And feeling bloody great I took 9 minutes off my time from the year before injury and coming in at 91 minutes feeling stoked as hell. Amazed? I couldn’t believe it. I then tried to just keep my focus for Melbourne as I’d never run more than 31kms before and just wanted above all else to enjoy my first one and be keen to come back for more. So nervous as hell but smiling I found myself on the start of the marathon in the 3hr 40 group thinking that was a realistic goal for me to stick with for a bit and reasses around halfway. I got into it and just focused on the job and at around 20 kms found myself with the 3 :20 bus feeling comfortable.

I hung around with the group until the 30 km mark and decided I’d go for it. I was feeling good and while it did get hard I focused and ended up grinding out a 3 hour 17 first mara! I was completely stunned after the year I’d had and how close i was to the edge while I wasn’t training and felt bloody fantastic. And I couldn’t have done it without my Hokas, which I have a serious problem with if you ask any of my mates who get tired of me talking about them! Since then i know its 2013 but i couldn’t get the idea of the Narrabeen 12hr out of my head and I’ll keep it short since I’ve ranted so much but i ended up somehow coming in as 4th male with 106.9kms and being awarded the trophy for best rookie ultra runner. I’m amazed still how well it all has gone and look forward to more long runs with my Hokas! My goals for this year aren’t totally set yet but I’m going to try do 2 more 100km races and see how much more I can learn about myself and ultra running and get closer to my dream of running Coast2Kosci!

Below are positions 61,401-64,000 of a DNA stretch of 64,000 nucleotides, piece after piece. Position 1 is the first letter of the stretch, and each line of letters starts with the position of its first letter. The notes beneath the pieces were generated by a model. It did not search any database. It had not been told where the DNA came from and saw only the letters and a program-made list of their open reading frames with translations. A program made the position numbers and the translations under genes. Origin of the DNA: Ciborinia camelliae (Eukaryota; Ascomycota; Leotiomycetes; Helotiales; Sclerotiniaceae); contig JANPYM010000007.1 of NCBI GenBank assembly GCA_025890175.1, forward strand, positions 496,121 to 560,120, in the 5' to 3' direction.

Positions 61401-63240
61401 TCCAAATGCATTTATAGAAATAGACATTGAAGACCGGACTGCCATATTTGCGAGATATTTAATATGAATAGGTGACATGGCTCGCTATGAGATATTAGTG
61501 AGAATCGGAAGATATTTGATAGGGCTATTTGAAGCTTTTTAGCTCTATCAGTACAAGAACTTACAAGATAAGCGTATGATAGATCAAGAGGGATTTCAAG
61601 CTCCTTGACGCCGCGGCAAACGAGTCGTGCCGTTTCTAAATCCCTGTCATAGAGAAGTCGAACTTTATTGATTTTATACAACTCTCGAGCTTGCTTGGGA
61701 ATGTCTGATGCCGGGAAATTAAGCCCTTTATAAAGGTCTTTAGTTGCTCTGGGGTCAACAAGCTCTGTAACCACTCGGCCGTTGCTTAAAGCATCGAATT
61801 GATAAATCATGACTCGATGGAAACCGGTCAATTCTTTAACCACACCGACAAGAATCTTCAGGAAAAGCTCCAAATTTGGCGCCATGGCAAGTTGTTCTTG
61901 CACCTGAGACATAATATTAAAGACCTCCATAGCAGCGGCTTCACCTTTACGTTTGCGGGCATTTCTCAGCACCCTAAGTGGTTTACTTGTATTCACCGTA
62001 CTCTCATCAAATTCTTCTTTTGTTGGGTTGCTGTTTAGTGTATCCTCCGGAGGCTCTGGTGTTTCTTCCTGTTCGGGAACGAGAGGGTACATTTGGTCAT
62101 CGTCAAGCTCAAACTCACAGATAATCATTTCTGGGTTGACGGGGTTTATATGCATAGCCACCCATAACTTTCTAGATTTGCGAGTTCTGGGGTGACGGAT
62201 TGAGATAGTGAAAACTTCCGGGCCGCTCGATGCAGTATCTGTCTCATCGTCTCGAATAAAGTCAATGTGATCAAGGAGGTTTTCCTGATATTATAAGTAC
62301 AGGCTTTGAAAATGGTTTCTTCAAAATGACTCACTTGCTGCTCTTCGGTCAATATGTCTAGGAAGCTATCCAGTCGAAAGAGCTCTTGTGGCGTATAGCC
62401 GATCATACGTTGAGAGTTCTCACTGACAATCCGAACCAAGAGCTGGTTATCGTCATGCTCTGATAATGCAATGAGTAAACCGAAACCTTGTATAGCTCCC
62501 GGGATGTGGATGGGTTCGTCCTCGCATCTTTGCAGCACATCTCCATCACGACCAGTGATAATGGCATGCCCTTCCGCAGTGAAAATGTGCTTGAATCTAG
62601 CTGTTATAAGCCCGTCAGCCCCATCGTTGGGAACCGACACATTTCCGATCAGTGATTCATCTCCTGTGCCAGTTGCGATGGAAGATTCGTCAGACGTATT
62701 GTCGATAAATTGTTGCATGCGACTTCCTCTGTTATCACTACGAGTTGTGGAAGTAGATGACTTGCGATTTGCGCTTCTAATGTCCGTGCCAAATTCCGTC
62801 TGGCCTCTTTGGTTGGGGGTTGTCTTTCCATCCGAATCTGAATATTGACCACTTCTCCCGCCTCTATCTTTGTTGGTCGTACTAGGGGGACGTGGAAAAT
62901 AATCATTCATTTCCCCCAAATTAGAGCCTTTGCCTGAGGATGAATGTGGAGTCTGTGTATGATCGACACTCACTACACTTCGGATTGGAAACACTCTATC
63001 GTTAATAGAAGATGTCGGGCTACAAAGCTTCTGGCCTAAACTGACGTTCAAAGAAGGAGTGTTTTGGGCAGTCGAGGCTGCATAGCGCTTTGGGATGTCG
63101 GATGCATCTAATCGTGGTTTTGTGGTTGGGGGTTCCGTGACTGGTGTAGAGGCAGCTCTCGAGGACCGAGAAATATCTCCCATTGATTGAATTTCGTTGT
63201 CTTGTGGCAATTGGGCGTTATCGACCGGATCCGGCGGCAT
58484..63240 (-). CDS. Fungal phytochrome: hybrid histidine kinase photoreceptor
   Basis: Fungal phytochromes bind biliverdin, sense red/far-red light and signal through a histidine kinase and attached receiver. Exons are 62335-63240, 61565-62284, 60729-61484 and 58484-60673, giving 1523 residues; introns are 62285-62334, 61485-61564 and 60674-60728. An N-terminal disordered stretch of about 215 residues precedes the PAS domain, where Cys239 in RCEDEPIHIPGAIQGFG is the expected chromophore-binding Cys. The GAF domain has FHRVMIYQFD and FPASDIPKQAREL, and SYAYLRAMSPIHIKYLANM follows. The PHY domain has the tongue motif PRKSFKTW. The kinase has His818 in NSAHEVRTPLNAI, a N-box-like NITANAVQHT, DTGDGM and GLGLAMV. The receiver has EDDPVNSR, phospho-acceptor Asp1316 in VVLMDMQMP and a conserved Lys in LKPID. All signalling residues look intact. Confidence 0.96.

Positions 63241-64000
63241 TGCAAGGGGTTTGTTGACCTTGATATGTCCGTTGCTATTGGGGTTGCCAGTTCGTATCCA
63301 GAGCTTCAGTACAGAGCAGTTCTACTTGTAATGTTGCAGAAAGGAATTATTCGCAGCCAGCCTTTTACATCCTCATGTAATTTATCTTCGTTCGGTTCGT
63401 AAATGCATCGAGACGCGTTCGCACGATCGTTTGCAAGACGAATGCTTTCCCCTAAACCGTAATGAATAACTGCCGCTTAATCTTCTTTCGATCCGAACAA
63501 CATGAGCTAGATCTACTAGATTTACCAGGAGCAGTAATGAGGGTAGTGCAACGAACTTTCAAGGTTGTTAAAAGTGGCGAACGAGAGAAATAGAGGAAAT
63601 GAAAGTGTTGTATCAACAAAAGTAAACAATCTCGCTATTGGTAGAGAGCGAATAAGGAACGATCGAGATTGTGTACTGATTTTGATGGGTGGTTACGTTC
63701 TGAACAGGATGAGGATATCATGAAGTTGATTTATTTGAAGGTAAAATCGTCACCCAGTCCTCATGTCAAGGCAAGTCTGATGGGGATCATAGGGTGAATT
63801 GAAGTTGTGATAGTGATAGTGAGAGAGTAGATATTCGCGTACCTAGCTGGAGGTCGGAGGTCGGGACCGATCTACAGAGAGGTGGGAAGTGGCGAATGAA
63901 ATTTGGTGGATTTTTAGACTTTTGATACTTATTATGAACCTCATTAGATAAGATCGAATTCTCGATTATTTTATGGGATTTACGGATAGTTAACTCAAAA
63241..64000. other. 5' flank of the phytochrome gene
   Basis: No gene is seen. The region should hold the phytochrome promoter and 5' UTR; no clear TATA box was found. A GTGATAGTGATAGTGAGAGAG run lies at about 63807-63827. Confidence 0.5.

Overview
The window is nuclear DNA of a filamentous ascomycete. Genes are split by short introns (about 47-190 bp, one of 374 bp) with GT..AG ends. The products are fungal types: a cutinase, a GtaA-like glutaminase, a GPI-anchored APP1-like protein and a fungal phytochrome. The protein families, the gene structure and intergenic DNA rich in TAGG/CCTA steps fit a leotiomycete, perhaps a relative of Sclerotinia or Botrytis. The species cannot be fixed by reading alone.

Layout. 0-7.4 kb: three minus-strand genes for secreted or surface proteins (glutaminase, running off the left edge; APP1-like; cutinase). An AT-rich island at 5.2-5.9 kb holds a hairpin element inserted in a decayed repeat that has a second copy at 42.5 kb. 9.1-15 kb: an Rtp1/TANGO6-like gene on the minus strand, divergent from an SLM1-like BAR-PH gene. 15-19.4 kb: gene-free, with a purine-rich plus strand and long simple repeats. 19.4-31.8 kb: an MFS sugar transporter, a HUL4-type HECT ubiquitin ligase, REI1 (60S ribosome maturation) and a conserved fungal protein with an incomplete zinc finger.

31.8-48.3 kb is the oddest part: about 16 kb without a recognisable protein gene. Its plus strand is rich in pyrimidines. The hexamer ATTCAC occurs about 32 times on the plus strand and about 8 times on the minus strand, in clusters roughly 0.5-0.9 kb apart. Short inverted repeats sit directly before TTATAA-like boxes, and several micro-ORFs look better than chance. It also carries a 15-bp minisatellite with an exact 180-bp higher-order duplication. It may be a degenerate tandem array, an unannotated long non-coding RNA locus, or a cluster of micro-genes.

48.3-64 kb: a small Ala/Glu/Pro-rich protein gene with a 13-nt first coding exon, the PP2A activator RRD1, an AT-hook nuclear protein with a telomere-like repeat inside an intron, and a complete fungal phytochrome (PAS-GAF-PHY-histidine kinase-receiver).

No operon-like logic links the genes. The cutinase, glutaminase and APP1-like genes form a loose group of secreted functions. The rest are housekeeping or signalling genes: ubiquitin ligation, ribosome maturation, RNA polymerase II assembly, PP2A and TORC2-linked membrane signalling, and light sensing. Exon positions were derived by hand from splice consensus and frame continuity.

Sorry for the rant mate but it has been a real emotional year and i hope you like the story.

Yeah Pete – we LOVE your story. It’s the kind of story we hear so much from people who take the chance on our shoes. It’s just even more miraculous than usual. We’re pumped for you and hope your Hoka story encourages a few more people to share theirs.

Keep those entries coming in! What was your Hoka moment of 2012?

Bondi 2013 all 3

Two All New Women’s Running Shoes for 2013.

 

New women’s Tarmac for 2013!!

Here you can see the spunky new Cyan, White, and Citrus Tarmac in all its sky blue fresh glory, alongside the hot new Black and Fuchsia Tarmac, in all its seductive hotness.

Which do you like better?

Stinson Tarmac Cyan-White Tarmac 2013 Sky Blue nice Tarmac 2013 blue n fuchsia